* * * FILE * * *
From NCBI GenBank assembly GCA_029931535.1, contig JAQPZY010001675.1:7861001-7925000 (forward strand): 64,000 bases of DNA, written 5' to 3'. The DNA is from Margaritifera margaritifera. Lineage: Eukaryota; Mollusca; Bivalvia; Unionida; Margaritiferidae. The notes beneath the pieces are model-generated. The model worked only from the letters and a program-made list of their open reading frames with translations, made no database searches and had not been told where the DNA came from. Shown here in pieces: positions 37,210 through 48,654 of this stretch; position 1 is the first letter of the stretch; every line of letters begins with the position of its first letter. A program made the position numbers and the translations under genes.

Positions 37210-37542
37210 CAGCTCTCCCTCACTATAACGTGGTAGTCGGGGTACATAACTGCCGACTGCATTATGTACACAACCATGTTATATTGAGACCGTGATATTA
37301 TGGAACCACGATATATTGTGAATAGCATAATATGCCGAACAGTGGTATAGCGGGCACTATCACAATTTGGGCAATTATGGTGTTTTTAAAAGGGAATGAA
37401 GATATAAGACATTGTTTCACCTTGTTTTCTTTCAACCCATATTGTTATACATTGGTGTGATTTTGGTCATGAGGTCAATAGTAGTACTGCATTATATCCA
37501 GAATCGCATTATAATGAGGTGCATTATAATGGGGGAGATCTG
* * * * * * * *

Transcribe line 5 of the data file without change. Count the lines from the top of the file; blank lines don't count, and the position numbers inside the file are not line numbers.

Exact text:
37401 GATATAAGACATTGTTTCACCTTGTTTTCTTTCAACCCATATTGTTATACATTGGTGTGATTTTGGTCATGAGGTCAATAGTAGTACTGCATTATATCCA